How To Call In Sick And Get Away With It
I haven’t done it since I was a teenager, and I had a job washing dishes at a delicatessen. It was not the greatest job in the world, but it wasn’t the worst either. I did get one free meal every day I was working, so that took a little of the sting out of it, but calling in sick at that age was inevitable.
Everybody does it once in a while, right? So you lower your voice, try to sound scratchy and hoarse, maybe throw in a few lame coughs to embellish a little bit.
But now, my surfing the web has revealed some better ways to play hooky, not that we would endorse such things, right? Read on brethren…
According to author Jill Morris, who also happens to be a workplace expert and her book “Please Fire Me: Posts From the Revolting Workplace”, calling in sick is an art form. First, you have to decide what your sickness will be. At certain times of the year, allergies may be the way to go. If you’re a woman, and your boss is a man, you can always resort to ‘women troubles’, since they probably won’t ask too much for you to elaborate. If youhave a history of back problems, that one may buy you a day or 2.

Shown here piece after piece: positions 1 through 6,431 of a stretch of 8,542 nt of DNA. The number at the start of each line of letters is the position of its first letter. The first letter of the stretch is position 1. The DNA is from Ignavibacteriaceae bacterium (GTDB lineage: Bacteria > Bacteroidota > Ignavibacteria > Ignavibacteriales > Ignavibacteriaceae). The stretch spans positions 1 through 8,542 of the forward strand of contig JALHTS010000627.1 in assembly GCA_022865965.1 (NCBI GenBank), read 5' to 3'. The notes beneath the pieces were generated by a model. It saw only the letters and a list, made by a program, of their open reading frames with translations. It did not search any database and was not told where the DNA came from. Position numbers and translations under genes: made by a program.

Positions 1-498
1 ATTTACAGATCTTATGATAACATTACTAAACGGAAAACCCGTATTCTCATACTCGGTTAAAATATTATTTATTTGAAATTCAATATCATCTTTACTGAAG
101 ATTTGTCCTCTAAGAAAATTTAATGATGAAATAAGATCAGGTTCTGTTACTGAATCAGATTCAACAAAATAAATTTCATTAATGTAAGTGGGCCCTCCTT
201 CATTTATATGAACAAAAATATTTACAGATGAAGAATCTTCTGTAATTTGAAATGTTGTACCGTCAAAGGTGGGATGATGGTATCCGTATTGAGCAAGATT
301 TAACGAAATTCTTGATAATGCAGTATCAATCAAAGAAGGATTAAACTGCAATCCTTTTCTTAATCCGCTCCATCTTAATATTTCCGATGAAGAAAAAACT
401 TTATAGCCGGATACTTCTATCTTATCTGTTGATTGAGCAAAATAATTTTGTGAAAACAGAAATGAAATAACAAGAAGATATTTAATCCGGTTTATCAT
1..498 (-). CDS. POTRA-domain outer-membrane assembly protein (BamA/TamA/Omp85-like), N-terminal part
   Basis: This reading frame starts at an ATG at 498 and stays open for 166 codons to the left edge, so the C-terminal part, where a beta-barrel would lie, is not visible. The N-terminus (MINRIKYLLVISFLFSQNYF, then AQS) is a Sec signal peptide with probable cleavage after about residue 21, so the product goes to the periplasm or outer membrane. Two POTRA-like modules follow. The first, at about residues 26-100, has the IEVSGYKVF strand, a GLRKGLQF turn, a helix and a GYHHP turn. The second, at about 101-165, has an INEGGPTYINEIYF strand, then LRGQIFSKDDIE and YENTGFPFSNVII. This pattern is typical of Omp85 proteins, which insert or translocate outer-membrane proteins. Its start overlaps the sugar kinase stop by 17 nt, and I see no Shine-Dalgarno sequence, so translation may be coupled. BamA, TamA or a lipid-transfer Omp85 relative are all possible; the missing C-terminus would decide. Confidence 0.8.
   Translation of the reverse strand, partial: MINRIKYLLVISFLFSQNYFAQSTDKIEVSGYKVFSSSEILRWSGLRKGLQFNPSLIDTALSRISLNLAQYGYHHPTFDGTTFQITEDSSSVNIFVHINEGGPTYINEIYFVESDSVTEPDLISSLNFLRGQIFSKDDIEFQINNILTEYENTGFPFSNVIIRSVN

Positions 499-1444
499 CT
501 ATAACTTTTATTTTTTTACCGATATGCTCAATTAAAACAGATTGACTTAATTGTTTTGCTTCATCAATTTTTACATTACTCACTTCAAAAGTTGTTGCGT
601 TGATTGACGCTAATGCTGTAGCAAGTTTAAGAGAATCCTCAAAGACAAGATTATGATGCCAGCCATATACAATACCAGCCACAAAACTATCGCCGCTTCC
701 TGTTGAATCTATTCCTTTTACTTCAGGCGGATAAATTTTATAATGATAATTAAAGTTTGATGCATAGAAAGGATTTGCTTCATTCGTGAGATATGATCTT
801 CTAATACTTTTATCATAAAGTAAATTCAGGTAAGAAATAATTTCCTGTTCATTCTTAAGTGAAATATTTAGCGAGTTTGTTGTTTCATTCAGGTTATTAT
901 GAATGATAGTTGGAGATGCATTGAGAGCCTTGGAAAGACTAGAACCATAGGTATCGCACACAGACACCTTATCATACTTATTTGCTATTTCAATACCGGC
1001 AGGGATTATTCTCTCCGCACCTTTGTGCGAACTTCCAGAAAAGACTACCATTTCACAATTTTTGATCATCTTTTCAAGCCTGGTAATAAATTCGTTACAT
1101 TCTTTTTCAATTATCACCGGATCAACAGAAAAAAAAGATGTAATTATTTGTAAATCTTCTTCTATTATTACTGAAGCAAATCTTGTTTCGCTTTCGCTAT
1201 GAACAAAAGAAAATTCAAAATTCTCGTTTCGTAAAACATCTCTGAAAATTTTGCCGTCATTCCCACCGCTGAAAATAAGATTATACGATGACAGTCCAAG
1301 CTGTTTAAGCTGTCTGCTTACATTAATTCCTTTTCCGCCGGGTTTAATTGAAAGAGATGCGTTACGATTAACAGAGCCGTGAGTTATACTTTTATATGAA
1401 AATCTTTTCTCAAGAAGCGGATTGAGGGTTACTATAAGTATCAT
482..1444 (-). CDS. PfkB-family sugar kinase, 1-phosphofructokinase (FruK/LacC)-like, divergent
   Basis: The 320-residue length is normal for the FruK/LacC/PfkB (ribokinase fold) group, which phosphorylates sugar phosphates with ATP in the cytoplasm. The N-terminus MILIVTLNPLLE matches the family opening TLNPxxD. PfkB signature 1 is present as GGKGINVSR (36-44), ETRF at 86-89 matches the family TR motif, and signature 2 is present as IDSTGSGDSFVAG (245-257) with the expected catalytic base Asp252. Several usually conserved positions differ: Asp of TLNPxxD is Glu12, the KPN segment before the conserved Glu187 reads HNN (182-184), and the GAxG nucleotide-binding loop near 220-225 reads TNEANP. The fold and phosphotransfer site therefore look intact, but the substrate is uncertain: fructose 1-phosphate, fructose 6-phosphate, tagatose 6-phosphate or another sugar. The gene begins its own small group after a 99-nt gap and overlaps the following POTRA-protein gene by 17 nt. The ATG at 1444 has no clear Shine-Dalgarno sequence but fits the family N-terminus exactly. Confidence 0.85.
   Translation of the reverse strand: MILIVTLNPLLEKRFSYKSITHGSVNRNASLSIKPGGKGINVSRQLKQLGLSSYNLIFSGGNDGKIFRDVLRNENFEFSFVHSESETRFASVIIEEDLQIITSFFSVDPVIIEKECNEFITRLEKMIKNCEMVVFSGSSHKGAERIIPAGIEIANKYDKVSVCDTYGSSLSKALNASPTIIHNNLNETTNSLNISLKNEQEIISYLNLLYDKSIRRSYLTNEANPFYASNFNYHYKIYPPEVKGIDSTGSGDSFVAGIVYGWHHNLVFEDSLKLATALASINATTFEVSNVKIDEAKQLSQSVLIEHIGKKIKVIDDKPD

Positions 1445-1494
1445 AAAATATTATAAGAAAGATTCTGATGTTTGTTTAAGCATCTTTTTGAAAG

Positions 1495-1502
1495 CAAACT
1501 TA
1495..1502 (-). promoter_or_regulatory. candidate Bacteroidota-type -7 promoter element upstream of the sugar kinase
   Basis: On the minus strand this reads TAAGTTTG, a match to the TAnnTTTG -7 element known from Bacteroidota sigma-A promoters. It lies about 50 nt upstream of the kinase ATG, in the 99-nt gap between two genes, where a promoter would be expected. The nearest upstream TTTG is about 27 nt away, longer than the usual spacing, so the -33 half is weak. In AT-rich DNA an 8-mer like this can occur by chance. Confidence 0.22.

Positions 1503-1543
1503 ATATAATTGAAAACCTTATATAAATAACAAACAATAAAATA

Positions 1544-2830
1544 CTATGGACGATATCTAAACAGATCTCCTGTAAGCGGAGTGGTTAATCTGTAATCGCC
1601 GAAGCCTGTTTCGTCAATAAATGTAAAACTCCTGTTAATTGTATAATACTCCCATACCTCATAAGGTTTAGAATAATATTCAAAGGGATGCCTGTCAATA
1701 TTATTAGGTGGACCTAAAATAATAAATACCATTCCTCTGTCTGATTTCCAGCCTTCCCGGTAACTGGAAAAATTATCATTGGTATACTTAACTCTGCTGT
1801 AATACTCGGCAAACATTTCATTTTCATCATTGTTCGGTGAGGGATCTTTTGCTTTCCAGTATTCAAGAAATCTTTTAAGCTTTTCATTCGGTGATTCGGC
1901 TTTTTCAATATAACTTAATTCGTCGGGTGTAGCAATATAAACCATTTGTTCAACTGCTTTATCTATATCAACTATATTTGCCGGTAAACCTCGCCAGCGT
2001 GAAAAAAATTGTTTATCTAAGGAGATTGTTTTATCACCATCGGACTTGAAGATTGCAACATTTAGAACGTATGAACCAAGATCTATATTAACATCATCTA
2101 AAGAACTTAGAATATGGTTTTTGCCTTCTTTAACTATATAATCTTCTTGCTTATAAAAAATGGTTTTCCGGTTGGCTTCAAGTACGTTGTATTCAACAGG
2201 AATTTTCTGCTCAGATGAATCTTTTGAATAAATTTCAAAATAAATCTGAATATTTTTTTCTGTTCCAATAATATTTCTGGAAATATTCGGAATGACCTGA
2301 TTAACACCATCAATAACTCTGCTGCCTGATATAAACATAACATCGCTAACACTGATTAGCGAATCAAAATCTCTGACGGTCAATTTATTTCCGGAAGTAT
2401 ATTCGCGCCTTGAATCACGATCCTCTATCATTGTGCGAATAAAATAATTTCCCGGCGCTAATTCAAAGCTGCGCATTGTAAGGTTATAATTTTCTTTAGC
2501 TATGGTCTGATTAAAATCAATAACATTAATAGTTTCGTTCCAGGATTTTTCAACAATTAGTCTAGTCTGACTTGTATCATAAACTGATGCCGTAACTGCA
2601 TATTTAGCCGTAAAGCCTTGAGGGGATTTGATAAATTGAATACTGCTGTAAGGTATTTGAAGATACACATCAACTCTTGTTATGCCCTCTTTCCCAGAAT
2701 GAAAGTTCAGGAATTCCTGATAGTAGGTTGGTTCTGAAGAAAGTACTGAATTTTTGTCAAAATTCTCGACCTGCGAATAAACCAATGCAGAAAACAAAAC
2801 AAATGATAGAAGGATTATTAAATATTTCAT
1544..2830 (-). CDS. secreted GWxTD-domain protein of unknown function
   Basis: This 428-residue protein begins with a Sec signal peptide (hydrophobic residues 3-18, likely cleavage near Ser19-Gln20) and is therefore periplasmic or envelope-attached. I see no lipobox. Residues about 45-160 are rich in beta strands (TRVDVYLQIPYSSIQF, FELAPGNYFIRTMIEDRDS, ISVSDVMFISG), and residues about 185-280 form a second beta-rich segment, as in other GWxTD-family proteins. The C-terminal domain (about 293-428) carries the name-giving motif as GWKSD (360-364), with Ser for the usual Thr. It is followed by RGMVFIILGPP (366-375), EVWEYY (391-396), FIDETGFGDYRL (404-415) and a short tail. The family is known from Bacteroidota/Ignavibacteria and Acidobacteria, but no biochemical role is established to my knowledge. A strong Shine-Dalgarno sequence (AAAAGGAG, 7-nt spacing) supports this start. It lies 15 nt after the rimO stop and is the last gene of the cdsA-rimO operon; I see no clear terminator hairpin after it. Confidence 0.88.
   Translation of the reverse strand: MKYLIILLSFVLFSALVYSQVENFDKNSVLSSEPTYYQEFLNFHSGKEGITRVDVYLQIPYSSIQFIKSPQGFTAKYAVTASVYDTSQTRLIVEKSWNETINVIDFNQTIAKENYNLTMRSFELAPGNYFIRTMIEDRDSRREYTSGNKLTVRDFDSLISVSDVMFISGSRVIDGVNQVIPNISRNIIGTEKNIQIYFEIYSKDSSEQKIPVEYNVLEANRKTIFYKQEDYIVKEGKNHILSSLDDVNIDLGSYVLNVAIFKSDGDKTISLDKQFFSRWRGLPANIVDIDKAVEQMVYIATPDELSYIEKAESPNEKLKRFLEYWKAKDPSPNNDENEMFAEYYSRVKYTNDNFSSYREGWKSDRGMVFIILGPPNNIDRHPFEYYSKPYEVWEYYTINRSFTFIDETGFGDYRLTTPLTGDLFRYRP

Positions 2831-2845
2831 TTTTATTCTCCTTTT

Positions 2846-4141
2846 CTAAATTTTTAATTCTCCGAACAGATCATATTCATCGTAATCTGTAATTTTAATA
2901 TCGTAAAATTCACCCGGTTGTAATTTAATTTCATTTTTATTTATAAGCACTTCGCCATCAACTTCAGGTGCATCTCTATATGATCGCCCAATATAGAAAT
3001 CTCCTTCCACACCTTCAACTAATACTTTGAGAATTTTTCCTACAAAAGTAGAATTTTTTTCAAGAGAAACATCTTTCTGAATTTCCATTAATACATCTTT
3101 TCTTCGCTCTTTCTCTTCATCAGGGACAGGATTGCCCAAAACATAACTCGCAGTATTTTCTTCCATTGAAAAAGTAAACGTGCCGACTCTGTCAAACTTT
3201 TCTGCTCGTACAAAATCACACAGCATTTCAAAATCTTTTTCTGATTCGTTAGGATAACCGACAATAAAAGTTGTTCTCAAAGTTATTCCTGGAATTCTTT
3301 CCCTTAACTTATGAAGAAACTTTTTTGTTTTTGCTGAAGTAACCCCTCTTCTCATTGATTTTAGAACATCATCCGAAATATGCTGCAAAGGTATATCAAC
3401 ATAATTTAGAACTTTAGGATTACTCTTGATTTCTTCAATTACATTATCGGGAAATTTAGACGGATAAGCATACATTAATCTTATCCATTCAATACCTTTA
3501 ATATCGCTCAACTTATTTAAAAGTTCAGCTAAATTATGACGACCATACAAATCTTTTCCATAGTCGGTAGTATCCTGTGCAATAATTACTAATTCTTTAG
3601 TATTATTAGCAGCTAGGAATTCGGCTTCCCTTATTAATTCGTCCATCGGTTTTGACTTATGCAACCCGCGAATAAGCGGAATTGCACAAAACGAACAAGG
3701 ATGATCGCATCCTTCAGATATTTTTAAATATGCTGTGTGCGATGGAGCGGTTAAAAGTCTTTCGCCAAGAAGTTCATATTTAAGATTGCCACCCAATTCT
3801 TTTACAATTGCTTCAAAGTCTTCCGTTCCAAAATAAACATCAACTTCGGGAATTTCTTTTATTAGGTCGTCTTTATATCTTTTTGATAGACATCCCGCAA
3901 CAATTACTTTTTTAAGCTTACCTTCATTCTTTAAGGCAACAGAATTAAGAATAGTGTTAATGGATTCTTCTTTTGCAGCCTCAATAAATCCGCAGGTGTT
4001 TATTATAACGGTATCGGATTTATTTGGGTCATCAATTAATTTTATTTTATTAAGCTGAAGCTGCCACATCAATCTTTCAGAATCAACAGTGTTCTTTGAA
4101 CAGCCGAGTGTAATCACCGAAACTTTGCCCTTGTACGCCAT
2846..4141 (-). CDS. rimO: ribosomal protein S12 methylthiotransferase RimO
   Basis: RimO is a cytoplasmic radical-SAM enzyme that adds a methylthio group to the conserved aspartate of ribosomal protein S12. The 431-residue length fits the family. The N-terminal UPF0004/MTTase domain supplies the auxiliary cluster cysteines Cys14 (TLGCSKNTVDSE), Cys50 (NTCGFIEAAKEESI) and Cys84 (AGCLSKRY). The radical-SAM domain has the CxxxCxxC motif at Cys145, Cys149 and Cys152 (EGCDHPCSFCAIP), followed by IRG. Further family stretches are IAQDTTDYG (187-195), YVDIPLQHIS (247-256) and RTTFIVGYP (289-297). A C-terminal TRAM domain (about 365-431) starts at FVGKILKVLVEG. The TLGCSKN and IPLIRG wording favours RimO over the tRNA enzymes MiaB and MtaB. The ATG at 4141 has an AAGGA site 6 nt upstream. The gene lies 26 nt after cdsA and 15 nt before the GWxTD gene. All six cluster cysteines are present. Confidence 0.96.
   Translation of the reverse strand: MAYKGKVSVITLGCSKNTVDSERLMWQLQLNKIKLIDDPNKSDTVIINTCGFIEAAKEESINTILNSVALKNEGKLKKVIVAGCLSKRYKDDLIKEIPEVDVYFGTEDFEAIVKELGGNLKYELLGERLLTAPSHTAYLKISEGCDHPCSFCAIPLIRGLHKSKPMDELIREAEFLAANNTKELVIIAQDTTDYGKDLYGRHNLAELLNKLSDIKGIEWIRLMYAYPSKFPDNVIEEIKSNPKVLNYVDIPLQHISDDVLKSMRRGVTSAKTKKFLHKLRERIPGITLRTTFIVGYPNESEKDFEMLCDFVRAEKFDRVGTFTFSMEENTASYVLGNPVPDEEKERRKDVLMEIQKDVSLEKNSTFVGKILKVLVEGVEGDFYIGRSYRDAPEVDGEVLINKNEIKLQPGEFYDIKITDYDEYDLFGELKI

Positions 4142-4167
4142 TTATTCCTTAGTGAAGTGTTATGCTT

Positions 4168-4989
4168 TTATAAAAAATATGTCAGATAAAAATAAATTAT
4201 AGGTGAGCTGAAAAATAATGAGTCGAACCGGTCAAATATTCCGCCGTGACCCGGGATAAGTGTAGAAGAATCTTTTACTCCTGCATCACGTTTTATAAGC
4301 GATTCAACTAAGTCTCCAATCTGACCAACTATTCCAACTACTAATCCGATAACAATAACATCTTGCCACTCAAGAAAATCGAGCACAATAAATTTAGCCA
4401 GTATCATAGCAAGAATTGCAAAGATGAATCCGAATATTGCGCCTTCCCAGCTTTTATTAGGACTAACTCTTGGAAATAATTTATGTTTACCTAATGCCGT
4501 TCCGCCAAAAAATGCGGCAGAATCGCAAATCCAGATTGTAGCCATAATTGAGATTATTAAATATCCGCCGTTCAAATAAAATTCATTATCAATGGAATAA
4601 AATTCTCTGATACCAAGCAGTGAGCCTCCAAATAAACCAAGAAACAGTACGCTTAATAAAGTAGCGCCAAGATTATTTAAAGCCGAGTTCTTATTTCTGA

When is a good time to call in? Morris says it’s a good idea to lay the groundwork the night before.
“Send an email in the middle of the night saying you’ve been sick and unable to sleep,” she said. “Call again in the morning five minutes before they get into work and leave a voicemail, concerned if they had received your email.”
“When you call in, you should indeed sound sick. However, don’t immediately start hacking up a lung as soon as your boss’s ‘Hello?’ comes out of the receiver,” Morris added. “Wait until you have been speaking for a while, preferably during a three-sentence run. All that gabbing is just too hard with a throat like yours.”
According to the Agency for Healthcare Research and Quality, U.S. workers took an average of 14 sick days in 2007, either for themselves, or to care for a sick family member. The agency says American employers lost almost 3 weeks of productivity as a result.
By Chris Kai